Researchers at the University of Arkansas at Pine Bluff Department of Aquaculture and Fisheries are studying the effects of invasive Asian bigheaded carps on fish species native to Arkansas. This research is part of a larger project intended to provide science-based information to increase understanding of the overall impact of invasive fish species in the state, according to a news release.

“Natural resource agencies nationwide have become concerned about aquatic nuisance species to the point of adopting state-level management plans to complement existing national management plans,” said Michael Eggleton, Ph.D., UAPB professor of aquaculture and fisheries. “The Arkansas Aquatic Nuisance Species Management Plan has specific criteria to identify focal or target species, which include Asian bigheaded carps.”

During the last decade, invasive Asian bigheaded carps (primarily silver carp) have become established in the lower Mississippi River and several tributary rivers. Despite the high abundances of these fish in some river systems and probable ecological consequences, the effects of carps on native fish assemblages (groups of species living together in the same space and time) – specifically their variety and abundances – are largely unknown.

Recent UAPB research compared current fish assemblages in the lower White River to historical assemblages using data collected prior to carp invasions. In this case, oxbow lakes in the lower White River were comprehensively assessed by UAPB between 2002 and 2005, which preceded establishment by carps.

“This historical study presented us a unique opportunity to examine possible carp effects in these systems,” Eggleton said.

Data on current fish assemblages in the lakes was collected using experimental gill nets, mini-fyke nets and boat electrofishing, Eggleton said. Initial results suggested that gross assemblage measures such as fish species richness (the bulk number of species present) and diversity (how those species are distributed compositionally) were comparable between the pre-carp period (2002-2005) and post-carp period (2017).

“Although eight species collected in the pre-carp sampling were absent in the post-carp sampling, 10 new species were recorded,” he said. “Three of these species, however, were Asian carp species themselves.”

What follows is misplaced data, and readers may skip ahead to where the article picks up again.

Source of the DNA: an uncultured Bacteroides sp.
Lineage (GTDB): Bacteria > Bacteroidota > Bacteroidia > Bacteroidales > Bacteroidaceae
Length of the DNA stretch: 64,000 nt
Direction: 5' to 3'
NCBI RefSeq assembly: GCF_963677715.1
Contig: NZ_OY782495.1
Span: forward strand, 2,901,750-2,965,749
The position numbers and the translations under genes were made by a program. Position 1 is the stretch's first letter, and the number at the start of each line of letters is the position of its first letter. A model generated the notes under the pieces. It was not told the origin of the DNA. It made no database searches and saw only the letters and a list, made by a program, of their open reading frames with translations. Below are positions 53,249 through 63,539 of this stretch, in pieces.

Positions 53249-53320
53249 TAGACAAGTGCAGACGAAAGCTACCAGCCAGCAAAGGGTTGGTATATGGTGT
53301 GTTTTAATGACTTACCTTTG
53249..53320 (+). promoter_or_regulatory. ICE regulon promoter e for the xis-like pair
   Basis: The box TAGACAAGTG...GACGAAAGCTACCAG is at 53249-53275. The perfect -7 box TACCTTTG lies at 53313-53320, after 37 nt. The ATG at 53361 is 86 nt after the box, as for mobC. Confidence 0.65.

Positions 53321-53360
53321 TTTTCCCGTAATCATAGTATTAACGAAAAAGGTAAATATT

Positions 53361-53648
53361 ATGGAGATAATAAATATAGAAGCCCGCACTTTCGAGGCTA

Although gross measures did not appear to differ in response to invasive carps, Eggleton said the study identified several noticeable structural changes in lower White River oxbow lake fish assemblages that had occurred during the past 10 to 15 years.

“In particular, we observed sharp declines in bluegill abundances, along with decreases in gizzard shad and white crappie numbers associated with establishment of carps. This was significant given the importance of bluegill and gizzard shad in these lake food webs. At the same time, several other sunfish species, buffalofishes and weed shiner appeared to become more abundant in the presence of carps.”

“Currently, it is not possible to conclude that all shifts in fish assemblage structure are entirely related to Asian bigheaded carps,” he said. “River systems are driven heavily by their hydrology, with fish assemblages periodically reshuffled based on annual flooding patterns. However, the establishment of carps are one of the most pervasive changes to have occurred in this ecosystem during the past two decades. Given observations from other river systems, this study suggests that carps could be negatively influencing native fish assemblages, which underscores the need for continued research.”

The study will also lay the groundwork for future experimental research that could be conducted to determine specific influences that Asian bigheaded carps are having on individual fish species, Eggleton said.

“During 2020, coronavirus guidelines issued by the state and federal governments and multiple university directives have temporarily restricted continued work on this project,” he said. “However, we are planning similar work for the lower Mississippi River later this summer, provided no directives come out that prohibit travel or working in small groups.”

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— Will Hehemann is a writer/editor at the UAPB School of Agriculture, Fisheries and Human Sciences.